German recession inevitable due to coronavirus: Economic advisers
The coronavirus outbreak has made a recession in Europe’s largest economy inevitable in the first half of this year, Germany’s council of economic advisers said on Monday, predicting that output could shrink by up to 5.4 percent this year. German recession
Germany is in virtual lockdown, with more than 57,000 infected and 455 dead. Parliament last week suspended the country’s constitutionally enshrined debt brake, approving a massive stimulus package worth more than 750 billion euros ($831.60 billion) to help weather the economic fallout.
The panel that advises the government said its baseline scenario - in which the economic situation would normalize over the summer - was for the economy to contract by 2.8 percent this year before potentially growing by 3.7 percent next year.
Germany will not ease measures to prevent the spread of coronavirus before at least April 20, Chancellor Angela Merkel’s chief of staff told a German newspaper at the weekend.
The advisers said a more marked ‘V’ shaped recession curve with widespread halts to production or longer-lasting public health measures, could lead to the economy contracting by 5.4 percent this year before growing by 4.9 percent in 2021 thanks in part to a statistical overhang.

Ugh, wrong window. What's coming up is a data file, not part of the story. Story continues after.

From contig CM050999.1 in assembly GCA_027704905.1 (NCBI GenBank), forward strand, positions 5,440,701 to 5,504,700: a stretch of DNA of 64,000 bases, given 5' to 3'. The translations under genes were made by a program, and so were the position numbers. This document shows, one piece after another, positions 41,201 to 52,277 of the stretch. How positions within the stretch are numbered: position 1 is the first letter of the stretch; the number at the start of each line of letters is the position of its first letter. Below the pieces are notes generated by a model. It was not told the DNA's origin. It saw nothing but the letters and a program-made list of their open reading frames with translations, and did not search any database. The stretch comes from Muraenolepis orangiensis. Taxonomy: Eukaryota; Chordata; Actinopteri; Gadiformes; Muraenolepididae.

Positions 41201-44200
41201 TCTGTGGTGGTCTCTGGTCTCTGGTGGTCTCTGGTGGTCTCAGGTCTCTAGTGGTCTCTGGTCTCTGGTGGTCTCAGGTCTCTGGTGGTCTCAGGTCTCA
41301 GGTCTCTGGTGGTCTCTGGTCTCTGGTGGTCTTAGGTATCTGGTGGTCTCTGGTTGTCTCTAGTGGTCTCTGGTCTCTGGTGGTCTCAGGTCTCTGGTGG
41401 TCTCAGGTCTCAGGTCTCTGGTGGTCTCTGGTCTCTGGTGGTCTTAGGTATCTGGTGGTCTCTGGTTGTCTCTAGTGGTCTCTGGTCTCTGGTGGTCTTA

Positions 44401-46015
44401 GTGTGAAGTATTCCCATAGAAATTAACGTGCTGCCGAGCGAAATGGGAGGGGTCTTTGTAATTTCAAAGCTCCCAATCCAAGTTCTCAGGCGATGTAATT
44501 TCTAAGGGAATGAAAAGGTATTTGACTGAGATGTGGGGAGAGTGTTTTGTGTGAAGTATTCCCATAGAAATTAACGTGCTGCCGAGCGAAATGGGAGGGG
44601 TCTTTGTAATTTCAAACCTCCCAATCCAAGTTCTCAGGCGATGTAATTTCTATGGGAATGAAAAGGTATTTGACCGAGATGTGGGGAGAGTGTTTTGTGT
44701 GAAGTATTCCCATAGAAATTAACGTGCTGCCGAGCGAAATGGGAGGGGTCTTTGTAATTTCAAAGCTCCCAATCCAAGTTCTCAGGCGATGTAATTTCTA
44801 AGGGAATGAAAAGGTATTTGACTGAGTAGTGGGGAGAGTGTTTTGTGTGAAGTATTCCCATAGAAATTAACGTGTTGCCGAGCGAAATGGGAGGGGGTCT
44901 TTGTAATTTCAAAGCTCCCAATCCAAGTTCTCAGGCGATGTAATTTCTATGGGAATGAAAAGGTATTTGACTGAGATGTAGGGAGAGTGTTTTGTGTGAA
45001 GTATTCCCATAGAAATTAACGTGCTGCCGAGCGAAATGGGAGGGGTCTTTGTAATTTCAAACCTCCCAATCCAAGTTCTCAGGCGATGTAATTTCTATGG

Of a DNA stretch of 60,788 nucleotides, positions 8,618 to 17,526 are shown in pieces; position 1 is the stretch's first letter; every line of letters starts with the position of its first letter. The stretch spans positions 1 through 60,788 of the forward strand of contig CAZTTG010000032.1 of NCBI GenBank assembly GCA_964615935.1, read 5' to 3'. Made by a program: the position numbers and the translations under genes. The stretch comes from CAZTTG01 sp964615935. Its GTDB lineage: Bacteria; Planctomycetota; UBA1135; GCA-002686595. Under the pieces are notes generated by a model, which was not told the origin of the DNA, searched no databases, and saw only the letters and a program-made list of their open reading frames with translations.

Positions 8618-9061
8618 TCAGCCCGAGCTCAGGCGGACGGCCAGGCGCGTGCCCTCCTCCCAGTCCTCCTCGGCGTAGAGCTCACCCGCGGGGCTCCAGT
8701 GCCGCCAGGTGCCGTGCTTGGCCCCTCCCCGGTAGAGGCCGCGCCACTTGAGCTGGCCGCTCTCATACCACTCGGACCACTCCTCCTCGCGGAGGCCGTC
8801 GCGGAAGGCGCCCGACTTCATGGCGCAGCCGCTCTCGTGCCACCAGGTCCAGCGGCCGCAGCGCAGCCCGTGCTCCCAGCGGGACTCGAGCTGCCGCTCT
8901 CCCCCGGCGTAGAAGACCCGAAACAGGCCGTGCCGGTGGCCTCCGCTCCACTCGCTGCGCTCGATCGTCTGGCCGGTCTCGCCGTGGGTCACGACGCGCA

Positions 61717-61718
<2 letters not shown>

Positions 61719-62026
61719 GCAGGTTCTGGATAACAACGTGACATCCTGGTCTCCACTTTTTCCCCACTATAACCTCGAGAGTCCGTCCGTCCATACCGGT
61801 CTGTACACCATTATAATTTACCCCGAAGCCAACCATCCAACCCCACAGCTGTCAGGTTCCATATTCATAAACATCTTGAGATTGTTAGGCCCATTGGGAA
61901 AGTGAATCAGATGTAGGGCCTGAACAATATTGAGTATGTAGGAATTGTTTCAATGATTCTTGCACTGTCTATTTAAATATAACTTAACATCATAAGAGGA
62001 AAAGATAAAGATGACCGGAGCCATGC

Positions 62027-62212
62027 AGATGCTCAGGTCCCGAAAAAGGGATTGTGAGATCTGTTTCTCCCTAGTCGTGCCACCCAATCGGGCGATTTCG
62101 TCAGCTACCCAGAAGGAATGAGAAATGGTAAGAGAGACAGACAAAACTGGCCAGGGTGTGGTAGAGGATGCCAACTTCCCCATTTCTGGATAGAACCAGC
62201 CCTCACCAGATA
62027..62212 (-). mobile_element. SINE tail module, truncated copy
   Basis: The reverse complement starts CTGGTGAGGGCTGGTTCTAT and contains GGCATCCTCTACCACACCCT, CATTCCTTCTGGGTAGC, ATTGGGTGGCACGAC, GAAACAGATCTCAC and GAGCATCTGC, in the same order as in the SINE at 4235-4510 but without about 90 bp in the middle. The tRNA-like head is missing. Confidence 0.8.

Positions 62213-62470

“The coronavirus outbreak has stopped the incipient recovery,” the advisors said in a report that they handed to the government on March 23 but only published on Monday. “The German economy will shrink significantly in 2020.”
Economists usually define a recession as two consecutive quarters of negative growth. German recession
Others have been more pessimistic, with the German Economic Institute (IW) last week saying the German economy could shrink by 10 percent this year due to coronavirus in a worst-case scenario in which the lockdown continues until the end of June.
Almost one in five German companies see itself at acute risk of insolvency due to the coronavirus crisis, a survey from the DIHK Chambers of Commerce showed on Friday, pointing to the heavy toll the coronavirus outbreak could take on Europe’s largest economy. levant
source: Reuters levant